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Enhancing Adaptation And Mitigation Activities Through Effective Climate Change Financing Policy In Ethiopia

B. Simane, N. Bird
Published 2017 · Geography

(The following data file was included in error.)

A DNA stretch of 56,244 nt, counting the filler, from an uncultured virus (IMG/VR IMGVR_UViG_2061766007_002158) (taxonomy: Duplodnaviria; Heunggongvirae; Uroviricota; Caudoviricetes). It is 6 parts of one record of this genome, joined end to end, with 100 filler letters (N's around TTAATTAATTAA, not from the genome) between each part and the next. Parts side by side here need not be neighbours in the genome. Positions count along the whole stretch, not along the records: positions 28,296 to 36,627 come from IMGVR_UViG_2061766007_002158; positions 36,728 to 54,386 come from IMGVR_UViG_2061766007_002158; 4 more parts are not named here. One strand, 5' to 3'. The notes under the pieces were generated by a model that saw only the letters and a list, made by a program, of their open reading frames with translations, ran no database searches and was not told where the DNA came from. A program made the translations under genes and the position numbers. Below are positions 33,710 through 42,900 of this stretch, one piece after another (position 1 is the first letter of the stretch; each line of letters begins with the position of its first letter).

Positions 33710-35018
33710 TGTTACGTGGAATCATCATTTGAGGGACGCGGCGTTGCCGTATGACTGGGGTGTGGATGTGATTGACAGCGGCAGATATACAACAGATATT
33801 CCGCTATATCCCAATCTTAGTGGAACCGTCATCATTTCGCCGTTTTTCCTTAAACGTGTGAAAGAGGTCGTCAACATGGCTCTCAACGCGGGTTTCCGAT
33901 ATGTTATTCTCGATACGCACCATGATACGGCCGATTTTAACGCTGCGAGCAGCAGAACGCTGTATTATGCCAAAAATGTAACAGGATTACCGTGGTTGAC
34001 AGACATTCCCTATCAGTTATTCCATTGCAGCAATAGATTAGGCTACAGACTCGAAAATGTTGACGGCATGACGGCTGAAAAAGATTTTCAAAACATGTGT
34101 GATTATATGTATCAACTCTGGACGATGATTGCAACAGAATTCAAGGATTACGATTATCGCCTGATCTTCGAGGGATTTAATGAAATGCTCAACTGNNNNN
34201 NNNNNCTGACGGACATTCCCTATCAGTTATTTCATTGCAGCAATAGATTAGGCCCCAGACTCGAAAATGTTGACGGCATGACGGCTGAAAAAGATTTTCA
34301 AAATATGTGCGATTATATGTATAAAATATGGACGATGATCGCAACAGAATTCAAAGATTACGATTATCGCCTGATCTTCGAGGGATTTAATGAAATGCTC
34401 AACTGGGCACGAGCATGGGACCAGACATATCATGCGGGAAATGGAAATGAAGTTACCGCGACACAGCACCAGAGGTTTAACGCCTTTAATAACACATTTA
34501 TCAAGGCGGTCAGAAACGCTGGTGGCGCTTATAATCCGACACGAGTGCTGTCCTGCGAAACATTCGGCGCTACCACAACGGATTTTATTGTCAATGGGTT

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The Ethiopian government has committed to building a Climate Resilient Green Economy (CRGE) that aims to ensure economic development whilst pursuing a low emissions pathway and building resilience to climate change. While the Government’s green economy strategy targets the financial opportunities and sustainability co-benefits of low emissions development, the climate resilient strategy focuses on managing risk and building resilience to shocks brought about by climate change. The effectiveness of these national policy processes in directing the delivery of climate finance are assessed through the use of a principles, criteria and indicators (PCI) analytical framework. The four principles of policy development considered relevant to the effective delivery of climate change finance are ease of implementation, legitimacy, coherence and transparency. The analyses of effectiveness suggest the main policy instrument, the CRGE strategy, has been well designed for ease of implementation, with coherence across the two main elements of the strategy (mitigation and adaptation). The mitigation (or green economy) element began earlier and has been influential in informing the overall growth trajectory that aims to secure for Ethiopia middle income status by 2025 in a carbon neutral way. The more recent adaptation (or climate resilience) part of the strategy has now been prepared for the agriculture, forestry, water and energy sectors. This demonstrates effective sector prioritisation so as to secure the livelihoods of those most vulnerable to climate change. Two areas are identified where further effectiveness gains may be sought for enhancing adaptation. The first concerns securing the active participation of all stakeholders in the policy process so as to maximise the likelihood of implementation of climate change programmes and projects. Second, the present policy is silent on how it will promote transparency in climate finance delivery, which is a generally-held principle of public administration. Creating additional space for non-government actors (including micro and small business entrepreneurs and community leaders) to participate in policy influencing platforms and developing and subsequently publishing performance-based measures for the allocation of climate finance are recommended for more effective implementation of Ethiopia’s CRGE climate policy.
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